Natural Gas Daily: July 31st, 2020
US supermajor ExxonMobil said the Covid-19 pandemic and the measures taken to slow its spread were the main drivers behind a $1.1bn loss in Q2 2020. Second quarter net earnings last year were $505mn.
- “The global pandemic and oversupply conditions significantly impacted our second quarter financial results with lower prices, margins, and sales volumes,” CEO Darren Woods said.
On July 24, it was announced that ExxonMobil and its partners have discovered new materials that could capture more than 90% of the CO2 from industrial sources such as gas power plants.
China's CNPC is in talks to take part of BP's stake in a major gas field in Oman, sources told Bloomberg, as the UK major looks to raise cash to shore up its financial position.
- BP has a 60% interest in Khazzan, but was reported in June to be seeking the sale of a 10% interest.
- The Covid-19 crisis means BP is under pressure to raise yet more cash, but at the same time asset values have plunged with low oil prices. It sold some UK assets for a much lower price than had been agreed earlier, for example.
French utility Engie took a hit of €0.85bn on its H1 2020 current operating income (COI), particularly in Customer Solutions, owing to Covid-19, it reported. Supply networks, renewables and thermal were relatively resilient, but overall its pretax earnings (Ebitda) was down, from €5.3bn to €4.5bn.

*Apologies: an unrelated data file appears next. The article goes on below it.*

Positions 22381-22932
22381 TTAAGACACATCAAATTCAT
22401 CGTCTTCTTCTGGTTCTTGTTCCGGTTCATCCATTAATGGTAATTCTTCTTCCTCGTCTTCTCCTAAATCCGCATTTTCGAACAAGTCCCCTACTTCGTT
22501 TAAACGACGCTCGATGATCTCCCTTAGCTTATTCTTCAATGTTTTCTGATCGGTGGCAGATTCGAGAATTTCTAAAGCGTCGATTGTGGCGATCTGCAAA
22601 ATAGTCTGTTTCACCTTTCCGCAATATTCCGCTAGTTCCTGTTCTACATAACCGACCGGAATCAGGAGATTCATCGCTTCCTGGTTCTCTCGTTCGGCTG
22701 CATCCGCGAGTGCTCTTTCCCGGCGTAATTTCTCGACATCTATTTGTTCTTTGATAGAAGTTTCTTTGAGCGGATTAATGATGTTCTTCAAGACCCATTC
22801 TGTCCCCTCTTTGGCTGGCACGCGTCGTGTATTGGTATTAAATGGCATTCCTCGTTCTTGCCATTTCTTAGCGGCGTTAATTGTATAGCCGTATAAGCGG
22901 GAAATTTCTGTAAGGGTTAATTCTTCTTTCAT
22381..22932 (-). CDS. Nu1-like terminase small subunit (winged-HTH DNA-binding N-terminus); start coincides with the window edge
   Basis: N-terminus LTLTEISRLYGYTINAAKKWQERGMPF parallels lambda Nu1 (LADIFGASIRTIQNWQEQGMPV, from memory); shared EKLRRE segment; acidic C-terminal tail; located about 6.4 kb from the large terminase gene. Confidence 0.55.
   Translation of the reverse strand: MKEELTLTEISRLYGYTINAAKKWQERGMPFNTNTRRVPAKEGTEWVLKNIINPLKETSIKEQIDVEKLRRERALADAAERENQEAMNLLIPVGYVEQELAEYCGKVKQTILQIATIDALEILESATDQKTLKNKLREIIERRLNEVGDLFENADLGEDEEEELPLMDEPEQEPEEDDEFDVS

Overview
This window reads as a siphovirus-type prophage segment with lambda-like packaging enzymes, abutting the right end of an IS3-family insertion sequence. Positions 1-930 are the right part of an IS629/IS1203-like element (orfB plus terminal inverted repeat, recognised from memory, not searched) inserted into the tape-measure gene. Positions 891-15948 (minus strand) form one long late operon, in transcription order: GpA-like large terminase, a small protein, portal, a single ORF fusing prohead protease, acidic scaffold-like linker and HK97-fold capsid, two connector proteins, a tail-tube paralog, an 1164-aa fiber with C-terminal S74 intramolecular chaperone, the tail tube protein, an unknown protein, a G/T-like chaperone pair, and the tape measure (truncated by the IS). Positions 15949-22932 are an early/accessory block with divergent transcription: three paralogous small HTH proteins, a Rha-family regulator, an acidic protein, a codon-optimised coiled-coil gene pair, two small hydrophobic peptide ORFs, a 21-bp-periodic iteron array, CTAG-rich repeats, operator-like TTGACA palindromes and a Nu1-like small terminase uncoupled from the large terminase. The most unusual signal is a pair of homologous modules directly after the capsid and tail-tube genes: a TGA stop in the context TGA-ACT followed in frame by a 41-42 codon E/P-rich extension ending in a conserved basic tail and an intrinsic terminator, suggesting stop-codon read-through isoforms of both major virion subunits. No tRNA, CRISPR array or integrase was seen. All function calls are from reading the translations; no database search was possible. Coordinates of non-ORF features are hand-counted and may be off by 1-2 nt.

The company announced the same day its planned accelerated expansion into networks and renewables funded by disposals of other assets, including the majority of its customer solutions business.
US major Chevron said it has “fully impaired” its $2.6bn investment in Venezuela, leading to a Q2 2020 net loss of $8.3bn, compared to earnings of $4.3bn in the same period last year.
Although demand and commodity prices have shown some signs of recovery since the second quarter, they have not yet returned to pre-pandemic levels, Chevron said, and financial results may continue depressed into the third quarter.
- Imports were, however, up 12.1% month on month, as India significantly eased the lockdown and demand for gas improved.
Germany's gas imports were 8.7% higher in the first five months of 2020 than a year before, the country's statistics office Bafa reported on July 28.
European gas prices have fallen to historic lows this year, as a result of earlier Covid-19 lockdowns, mild weather, high levels of gas in storage and extra LNG imports. But demand has grown in some countries like Germany, where cheap gas has displaced coal in the power sector.